What Is A Strict Liability Tort?
Personal Injury Law & Strict Products Liability
What Is Strict Liability?
Strict liability is a legal doctrine that applies to certain areas of tort and negligence law. Tort law usually involves a case seeking damages in civil court for injuries caused by others. Strict liability is a concept that deems a person liable for damages in tort, where the person may not have acted negligently or wrongly against the claimant.
With strict liability, the judge/jury may find liability in certain instances against defendants, simply for their position or capacity, and not as a result of their particular actions. Strict liability theory is intended to encourage safe practices by those engaging in actions or behaviors that, by their nature, may be dangerous or harmful. It is based on the concept that certain members of society can and should protect others as a result of their superior position in the relationship.
Torts involving strict liability claims are similar to ordinary negligence claims in that they arise out of a duty, breach of duty and resulting injuries. However, strict liability normally does not require proof of negligence or proof of the defendant's failure to use reasonable care. In the context of strict liability, the courts do not take into account whether the defendant acted in good faith and do not assess whether the conduct was intentional. As a result of the doctrine, it is typically easier for a plaintiff or claimant to prove a case in which a defendant is strictly liable, as the plaintiff is not required to prove the element of "negligence" or carelessness.
When Does Strict Liability Apply?
Strict liability applies in many cases in Florida; however, there are a few instances which are most common. Strict "products" liability involves a scenario in which a manufacturer places a defective product into the stream of commerce. In Florida, the manufacturer is considered to be strictly liable for product defects which result in injury due to the ordinary or foreseeable use of the product.
Another area in which strict liability exists is in cases involving dog bites. In Florida, an owner of a dog is strictly liable for damages resulting from the owner's dog attacking or biting another person, irrespective of whether the owner acted negligently or knew that the dog was potentially dangerous. Some other instances in which the defendant may be held strictly liable include injuries arising out of demolition or explosive activities, injuries from wild animals in captivity on one's property, and those individuals who dig a large hole in the ground without properly barricading the hole or filling it back up.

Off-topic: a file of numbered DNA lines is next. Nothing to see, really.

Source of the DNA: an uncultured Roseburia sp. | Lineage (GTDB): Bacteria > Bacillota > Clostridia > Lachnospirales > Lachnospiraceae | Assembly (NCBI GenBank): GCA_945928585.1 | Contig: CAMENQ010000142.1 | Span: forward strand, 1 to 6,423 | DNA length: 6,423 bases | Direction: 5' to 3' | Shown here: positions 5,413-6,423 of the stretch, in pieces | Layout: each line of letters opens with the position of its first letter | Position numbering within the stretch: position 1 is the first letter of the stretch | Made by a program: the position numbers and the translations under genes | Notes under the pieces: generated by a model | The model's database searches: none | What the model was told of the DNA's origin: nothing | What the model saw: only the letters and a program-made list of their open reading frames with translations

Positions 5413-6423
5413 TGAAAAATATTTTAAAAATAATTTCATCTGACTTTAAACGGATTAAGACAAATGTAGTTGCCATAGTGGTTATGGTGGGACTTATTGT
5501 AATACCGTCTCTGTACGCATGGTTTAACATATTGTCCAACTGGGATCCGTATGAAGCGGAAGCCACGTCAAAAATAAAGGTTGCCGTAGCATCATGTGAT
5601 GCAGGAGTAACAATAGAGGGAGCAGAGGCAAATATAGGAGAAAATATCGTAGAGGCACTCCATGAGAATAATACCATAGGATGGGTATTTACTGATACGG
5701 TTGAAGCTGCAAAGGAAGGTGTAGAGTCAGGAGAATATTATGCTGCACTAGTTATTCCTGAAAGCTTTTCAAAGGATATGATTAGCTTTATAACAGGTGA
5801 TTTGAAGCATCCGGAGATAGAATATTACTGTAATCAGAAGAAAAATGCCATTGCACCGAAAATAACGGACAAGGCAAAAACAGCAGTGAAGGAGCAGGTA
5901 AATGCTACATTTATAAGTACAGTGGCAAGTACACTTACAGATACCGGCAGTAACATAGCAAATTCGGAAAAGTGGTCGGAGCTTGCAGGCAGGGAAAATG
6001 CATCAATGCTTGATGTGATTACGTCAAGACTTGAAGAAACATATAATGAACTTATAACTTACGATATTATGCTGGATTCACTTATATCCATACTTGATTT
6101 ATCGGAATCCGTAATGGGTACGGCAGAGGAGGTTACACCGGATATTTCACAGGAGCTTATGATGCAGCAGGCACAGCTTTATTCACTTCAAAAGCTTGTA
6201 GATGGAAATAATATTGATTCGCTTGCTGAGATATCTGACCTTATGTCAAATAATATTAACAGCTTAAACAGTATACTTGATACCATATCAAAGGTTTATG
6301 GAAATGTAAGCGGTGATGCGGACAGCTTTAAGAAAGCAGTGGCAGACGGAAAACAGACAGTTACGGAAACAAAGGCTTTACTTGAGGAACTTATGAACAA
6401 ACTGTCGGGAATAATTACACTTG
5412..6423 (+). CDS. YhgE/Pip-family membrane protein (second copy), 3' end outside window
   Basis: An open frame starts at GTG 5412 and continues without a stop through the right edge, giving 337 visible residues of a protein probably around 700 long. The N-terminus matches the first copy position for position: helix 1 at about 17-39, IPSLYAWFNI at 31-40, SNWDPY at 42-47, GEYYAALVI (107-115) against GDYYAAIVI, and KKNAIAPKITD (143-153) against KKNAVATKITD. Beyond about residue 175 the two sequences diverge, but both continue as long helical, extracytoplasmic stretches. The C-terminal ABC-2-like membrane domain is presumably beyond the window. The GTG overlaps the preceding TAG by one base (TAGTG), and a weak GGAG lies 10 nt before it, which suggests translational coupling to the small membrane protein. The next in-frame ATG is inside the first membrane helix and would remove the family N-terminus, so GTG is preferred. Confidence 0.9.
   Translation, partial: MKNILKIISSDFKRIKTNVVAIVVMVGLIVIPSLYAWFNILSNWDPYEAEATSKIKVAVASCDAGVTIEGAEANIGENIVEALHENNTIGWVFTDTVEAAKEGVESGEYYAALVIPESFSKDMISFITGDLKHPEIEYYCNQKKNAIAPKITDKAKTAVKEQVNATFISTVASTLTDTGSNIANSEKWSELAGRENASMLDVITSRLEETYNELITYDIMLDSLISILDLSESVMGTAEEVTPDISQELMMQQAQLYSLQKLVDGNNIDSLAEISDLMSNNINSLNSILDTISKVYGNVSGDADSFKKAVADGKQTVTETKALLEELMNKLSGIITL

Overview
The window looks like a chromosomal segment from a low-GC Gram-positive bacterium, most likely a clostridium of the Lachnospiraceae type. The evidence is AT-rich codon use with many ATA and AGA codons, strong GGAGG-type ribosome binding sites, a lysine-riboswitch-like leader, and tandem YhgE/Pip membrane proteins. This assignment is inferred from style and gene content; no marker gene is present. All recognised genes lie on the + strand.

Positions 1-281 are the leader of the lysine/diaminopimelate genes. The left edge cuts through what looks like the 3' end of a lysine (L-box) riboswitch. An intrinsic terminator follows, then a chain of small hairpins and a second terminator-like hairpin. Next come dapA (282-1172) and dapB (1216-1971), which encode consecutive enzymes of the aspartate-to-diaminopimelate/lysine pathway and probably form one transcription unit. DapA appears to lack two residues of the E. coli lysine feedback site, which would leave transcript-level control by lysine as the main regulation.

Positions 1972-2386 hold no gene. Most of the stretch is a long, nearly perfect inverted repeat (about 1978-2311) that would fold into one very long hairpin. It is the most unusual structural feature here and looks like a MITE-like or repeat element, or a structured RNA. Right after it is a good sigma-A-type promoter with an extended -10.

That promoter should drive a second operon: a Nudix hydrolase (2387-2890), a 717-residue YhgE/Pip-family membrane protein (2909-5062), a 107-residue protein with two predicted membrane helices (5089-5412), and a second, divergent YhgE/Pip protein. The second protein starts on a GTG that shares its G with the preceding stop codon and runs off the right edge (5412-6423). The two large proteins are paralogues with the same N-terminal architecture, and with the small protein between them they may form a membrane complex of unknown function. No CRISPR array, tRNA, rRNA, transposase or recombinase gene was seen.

Can A Strict Liability Case Be Defended?
Yes. Strict liability does not mean that the defendant is unable to defend the case completely. For instance, in a strict products liability case, the manufacturer is entitled many defenses, including misuse. In such a case, even though the courts do not require the plaintiff to establish the mechanism of negligence, they also do not allow the plaintiff to misuse the product and then seek damages for injuries which result from product misuse.
Strict Liability Vs. Presumptions:
In certain cases, there are evidentiary presumptions which exist in Florida, allowing the plaintiff to establish certain proof without actual evidence or proof of negligence. For instance, in a rear-end collision, the law allows the jury to presume that the driver of the rear vehicle is negligent. However, this is a rebuttable presumption, in that the defendant can establish that it was not negligent; for instance, if the forward vehicle failed to have working brake lights. Rebuttable presumptions are different from strict liability in that they involve evidentiary burden shifting as opposed to presuming legal elements of a cause of action or claim.
Contact A Personal Injury Attorney Today
If you believe that you or a loved one have been involved in an injury case that may involve strict liability such as products liability, dog bite injuries, or other inherently dangerous activities, please contact our personal injury and products liability law office in Gainesville, FL. Find out what your case is worth with the board-certified attorneys of Warner, Sechrest & Butts.